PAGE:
Friday, May 14, 2010

Taiwan Sends Mixed Message on Fighters

Defense News


Taiwan Sends Mixed Message on Fighters


TAIPEI - Comments made by Taiwan's Air Force chief of staff have confused the issue over whether Taiwan actually wants F-16s.

On May 13, Air Chief Ger Hsi-hsiung told members of the legislature that F-16s would meet Taiwan's immediate requirements, but the F-16 lacks the stealth and short-takeoff and vertical-landing (STOVL) capabilities that will be needed in the future.

When asked by the legislature to identify the fighter better suited to meet Taiwan's long-term needs, Ger identified the F-35B Lightening II.

Taiwan first requested 66 new F-16C/D Block 50/52 fighters from the United States in 2006, but Washington has been hesitant to release the aircraft due to pressure from China.

Ger's response sends the wrong signal to Washington at a time when the government is pushing hard for the release of F-16s, said a Taiwan defense official.

"He is downplaying the utility of the F-16 and that the F-16 is not appropriate for our future needs." The result is "confusion at a time when there should be one voice on the F-16 procurement," he said.

Taiwan's Air Force faces 1,300 short-range ballistic missiles and a Chinese land-based air defense network that can target aircraft over the northwestern portion of the island. Runways are expected to be destroyed within the first salvo of ballistic missiles. Therefore, the Air Force has a requirement for a stealthy fighter with STOVL capabilities that can operate from damaged runways and avoid Chinese radar.

Taiwan had looked at procuring used Boeing AV-8B Harriers to fill the STOVL requirement, but the matter was dropped when the F-35s became an option.

A Taiwan defense analyst said the F-35 would give Taiwan control of the air at a tactical and even at a strategic level that it has not had since the 1980s. The F-35 would also enhance survivability against ballistic missile attack and radar targeting by China.

Though Ger acknowledged it was government policy to pursue procurement of new F-16s, the fighters do not "satisfy" the Air Force requirements. He said Chinese fighters can cross the Taiwan Strait in five-to-seven minutes, leaving little time to react.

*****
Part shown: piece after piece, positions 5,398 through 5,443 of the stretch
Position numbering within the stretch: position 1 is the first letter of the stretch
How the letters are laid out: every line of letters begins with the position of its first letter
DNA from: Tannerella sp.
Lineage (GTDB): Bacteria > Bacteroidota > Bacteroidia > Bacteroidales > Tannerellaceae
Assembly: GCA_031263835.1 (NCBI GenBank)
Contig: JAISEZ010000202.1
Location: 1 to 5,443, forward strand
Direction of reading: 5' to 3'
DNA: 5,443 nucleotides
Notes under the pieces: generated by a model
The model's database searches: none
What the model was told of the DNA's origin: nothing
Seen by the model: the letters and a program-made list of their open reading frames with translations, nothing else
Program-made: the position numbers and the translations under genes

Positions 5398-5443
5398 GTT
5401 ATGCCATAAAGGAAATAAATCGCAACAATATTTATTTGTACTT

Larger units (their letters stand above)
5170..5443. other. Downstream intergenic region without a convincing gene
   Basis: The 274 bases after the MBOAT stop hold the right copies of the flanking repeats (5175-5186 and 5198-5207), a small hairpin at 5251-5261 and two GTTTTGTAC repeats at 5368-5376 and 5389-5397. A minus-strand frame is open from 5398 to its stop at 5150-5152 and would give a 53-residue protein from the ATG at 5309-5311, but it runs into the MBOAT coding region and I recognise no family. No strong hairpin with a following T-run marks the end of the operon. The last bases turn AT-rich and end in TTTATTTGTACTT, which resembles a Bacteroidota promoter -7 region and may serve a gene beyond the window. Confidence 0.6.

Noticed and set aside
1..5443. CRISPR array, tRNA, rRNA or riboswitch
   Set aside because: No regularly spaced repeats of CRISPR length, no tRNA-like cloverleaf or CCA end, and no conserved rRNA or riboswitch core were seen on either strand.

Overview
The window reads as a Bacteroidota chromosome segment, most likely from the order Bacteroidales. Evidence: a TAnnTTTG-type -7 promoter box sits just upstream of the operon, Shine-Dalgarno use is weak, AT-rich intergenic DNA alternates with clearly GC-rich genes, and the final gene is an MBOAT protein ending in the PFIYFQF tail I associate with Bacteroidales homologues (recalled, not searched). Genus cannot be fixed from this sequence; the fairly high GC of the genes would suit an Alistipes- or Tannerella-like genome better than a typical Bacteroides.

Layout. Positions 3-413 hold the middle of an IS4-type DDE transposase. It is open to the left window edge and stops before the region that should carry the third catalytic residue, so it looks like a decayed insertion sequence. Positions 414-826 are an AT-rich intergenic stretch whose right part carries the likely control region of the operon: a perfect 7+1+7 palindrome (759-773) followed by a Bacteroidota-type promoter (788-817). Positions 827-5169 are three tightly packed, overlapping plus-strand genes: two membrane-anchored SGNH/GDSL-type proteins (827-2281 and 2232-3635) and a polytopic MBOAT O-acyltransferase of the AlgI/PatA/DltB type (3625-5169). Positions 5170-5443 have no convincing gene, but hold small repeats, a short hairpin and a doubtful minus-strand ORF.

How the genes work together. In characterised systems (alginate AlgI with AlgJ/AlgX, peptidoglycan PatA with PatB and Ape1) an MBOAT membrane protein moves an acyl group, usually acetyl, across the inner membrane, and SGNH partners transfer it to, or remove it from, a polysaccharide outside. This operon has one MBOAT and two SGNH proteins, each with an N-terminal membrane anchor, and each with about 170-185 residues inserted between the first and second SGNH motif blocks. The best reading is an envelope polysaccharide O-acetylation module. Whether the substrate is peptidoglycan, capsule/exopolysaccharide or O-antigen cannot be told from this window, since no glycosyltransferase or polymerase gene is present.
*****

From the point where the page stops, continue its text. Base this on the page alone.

Ger's comments are not new. Taiwan submitted a letter of intent (LoI) to the U.S. Department of Defense in 2002 requesting a briefing on the F-35, which was subsequently granted.

"Strikes on Taiwan airbases would neutralize existing aircraft due to their inability to perform short take-offs and landings," the LoI said. "Requirement: capability to engage enemy forces from air, after initial strikes against conventional ROCAF [Republic of China Air Force] airbases render the bases temporarily inoperative. Our forces are designed to absorb an initial strike and provide a full defense from ongoing air attacks from the PRC [People's Republic of China]."

A Taiwan government adviser said the military will be "lucky to afford" new F-16s, let alone more expensive F-35s. He said the military budget was shrinking at the same time it was taking delivery of $13 billion worth of new arms and equipment from the United States.

He doubts the military can afford the new arms and a costly streamlining and reorganization program now underway. The military is moving from conscription to a volunteer military within the next five years. It is also decreasing the number of personnel and consolidating commands.

Arms in the pipeline include 60 UH-60M Black Hawk utility helicopters, 30 AH-64D Apache attack helicopters, 12 P-3C Orion maritime patrol aircraft, two Osprey minesweepers and more than 300 Patriot PAC-3 missile systems.